Neer Award 2018: the effect of preoperative education on opioid consumption in patients undergoing arthroscopic rotator cuff repair: a prospective, randomized clinical trial.
      • Hajewski C.J.
      • Westermann R.W.
      • Holte A.
      • Shamrock A.
      • Bollier M.
      • Wolf B.R.
      Impact of a standardized multimodal analgesia protocol on opioid prescriptions after common arthroscopic procedures.
      • Lovecchio F.
      • Premkumar A.
      • Stepan J.G.
      • Albert T.J.
      Fighting back: institutional strategies to combat the opioid epidemic: a systematic review.
      Supplemental forms of anesthesia before, during, and after certain arthroscopic procedures have also been shown to significantly reduce opioid consumption.
      • Kahlenberg C.A.
      • Patel R.M.
      • Knesek M.
      • Tjong V.K.
      • Sonn K.
      • Terry M.A.
      Efficacy of celecoxib for early postoperative pain management in hip arthroscopy: a prospective randomized placebo-controlled study.
      ,
      • Cogan C.J.
      • Knesek M.
      • Tjong V.K.
      • et al.
      Assessment of intraoperative intra-articular morphine and clonidine injection in the acute postoperative period after hip arthroscopy.
      Given that only 4% of patients in the study required an inpatient admission, many of these ED visits may have been preventable. By enforcing a multimodal approach to pain management and perioperative patient education surrounding narcotic use, the burden on the health care system following hip arthroscopy may be reduced further still.
      Interestingly, the most frequently identified reasons for seeking ED care were not consistent with some of the most frequently identified complications following hip arthroscopy: traction neuropraxia and temporary nerve injury related to portal placement.
      • Harris J.D.
      • McCormick F.M.
      • Abrams G.D.
      • et al.
      Complications and reoperations during and after hip arthroscopy: a systematic review of 92 studies and more than 6,000 patients.
      Neurologic complaints represented only 10.5% of 90-day postoperative ED visits in the Sivasundaram et al. study, with only 6.1% of these neurologic complaints being related to cutaneous nerve injuries. Perhaps the assumption that these particular neurologic complaints are not severe enough to warrant emergent attention or that most patients have been educated about this potential risk preoperatively can be made here. Thus, it is important to recognize and address these common reasons for ED visits during preoperative discussions with patients as the most frequently cited complications may not necessarily be the same set of problems patients seek evaluation for postoperatively.
      Sivasundaram et al.
      • Sivasundaram L.
      • Trivedi N.N.
      • Kim C.-Y.
      • et al.
      Emergency department utilization following elective hip arthroscopy.
      additionally found that 6.6% of patients sought ED evaluation within 90 days of surgery, with Medicare and Medicaid patients being at particularly high risk for seeking ED care in this timeframe. This highlights an important well-described finding in the literature, that patients with Medicaid are more likely to seek ED care because of numerous social barriers and access to health care.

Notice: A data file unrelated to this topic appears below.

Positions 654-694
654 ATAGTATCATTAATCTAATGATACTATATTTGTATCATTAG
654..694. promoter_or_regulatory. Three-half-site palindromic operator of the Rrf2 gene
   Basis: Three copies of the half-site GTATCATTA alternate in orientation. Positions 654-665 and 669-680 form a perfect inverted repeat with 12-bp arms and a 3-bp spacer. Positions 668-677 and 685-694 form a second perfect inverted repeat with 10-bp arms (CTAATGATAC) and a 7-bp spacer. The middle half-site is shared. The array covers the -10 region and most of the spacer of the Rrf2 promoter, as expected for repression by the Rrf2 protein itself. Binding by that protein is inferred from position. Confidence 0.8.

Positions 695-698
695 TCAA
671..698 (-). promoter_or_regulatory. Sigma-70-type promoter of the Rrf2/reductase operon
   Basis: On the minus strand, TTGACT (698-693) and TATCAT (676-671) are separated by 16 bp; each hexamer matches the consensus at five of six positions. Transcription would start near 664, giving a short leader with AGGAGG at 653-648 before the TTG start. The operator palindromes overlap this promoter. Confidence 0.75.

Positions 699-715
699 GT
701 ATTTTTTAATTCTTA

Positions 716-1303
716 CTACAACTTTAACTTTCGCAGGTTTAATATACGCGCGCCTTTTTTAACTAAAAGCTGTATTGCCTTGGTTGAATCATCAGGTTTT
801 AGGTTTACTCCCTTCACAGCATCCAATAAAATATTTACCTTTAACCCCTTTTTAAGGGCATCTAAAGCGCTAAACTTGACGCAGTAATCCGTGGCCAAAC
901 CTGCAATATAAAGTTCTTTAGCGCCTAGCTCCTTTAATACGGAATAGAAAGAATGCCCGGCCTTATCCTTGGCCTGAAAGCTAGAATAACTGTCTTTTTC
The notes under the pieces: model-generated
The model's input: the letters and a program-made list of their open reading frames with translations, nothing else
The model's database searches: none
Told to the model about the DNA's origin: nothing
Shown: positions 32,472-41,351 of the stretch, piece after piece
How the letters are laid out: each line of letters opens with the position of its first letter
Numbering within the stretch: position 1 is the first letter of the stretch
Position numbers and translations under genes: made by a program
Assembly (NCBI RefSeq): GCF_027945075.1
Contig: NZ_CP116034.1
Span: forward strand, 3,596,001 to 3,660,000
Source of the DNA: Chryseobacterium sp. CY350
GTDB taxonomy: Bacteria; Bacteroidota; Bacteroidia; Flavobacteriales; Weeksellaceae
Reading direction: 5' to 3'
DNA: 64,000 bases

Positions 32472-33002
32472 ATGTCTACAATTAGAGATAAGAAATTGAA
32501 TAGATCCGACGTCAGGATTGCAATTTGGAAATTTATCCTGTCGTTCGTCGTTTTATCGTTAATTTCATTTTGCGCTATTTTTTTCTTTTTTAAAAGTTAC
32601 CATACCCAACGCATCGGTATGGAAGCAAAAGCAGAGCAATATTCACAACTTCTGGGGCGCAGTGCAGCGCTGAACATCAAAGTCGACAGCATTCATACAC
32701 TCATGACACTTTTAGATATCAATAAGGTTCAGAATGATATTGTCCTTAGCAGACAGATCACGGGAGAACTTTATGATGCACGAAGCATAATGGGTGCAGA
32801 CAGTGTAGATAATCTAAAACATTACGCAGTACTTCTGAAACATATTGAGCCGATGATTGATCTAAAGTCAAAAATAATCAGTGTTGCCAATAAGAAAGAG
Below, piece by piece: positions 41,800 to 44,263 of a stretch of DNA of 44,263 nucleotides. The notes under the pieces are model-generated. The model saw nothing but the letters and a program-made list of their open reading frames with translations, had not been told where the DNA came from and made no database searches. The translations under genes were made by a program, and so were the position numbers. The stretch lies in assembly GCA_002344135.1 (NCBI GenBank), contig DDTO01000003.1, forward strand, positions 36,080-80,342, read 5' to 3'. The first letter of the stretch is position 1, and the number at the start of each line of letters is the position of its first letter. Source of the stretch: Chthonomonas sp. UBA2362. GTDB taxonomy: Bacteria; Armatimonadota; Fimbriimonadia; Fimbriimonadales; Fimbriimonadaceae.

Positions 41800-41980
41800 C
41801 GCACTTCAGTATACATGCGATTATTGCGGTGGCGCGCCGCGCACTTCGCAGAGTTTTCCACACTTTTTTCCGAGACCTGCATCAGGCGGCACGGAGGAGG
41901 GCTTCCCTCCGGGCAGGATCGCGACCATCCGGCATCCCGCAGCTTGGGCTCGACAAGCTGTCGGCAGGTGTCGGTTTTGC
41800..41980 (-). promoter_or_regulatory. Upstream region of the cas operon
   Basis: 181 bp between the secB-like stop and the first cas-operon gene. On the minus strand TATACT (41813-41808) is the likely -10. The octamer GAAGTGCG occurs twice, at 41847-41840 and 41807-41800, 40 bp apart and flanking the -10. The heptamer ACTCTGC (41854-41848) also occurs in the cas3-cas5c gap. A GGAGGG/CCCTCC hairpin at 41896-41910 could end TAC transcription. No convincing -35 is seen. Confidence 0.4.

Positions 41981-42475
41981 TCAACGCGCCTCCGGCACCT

• Cheung P.T.
      • Wiler J.L.
      • Ginde A.A.
      Changes in barriers to primary care and emergency department utilization.
      Surgeons and interdisciplinary teams should maintain an awareness to these variables during preoperative discussions and consider providing patients with recommendations regarding how and when to seek medical evaluation after surgery.
      The study by Sivasundaram et al.
      • Sivasundaram L.
      • Trivedi N.N.
      • Kim C.-Y.
      • et al.
      Emergency department utilization following elective hip arthroscopy.
      had several important limitations to recognize and consider. First, the databases used in the study were limited to hospital-based ED visits and therefore excluded occasions where patients sought medical care with their surgeon in an outpatient clinic, urgent care facility, or with their primary care physicians. Additionally, the authors noted an inability to comment on the effect of individual surgeon volume on ED utilization. Hip arthroscopy remains a technically challenging procedure and prior studies have identified lower volume surgeons (<102 cases/year) as having a significantly higher 90-day readmission rate compared to higher volume surgeons (>163 cases/year).
      • Degen R.M.
      • Bernard J.A.
      • Pan T.J.
      • et al.
      Hip arthroscopy utilization and associated complications: a population-based analysis.
      Thus, it is important for clinicians to understand these limitations as they apply to their own practice and have well-informed preoperative discussions with their patients.
      In conclusion, this study highlights how perioperative patient education, a multimodal approach to pain management, and patient selection can provide more comprehensive care and reduce the burden on health care environment after hip arthroscopy.

      Supplementary Data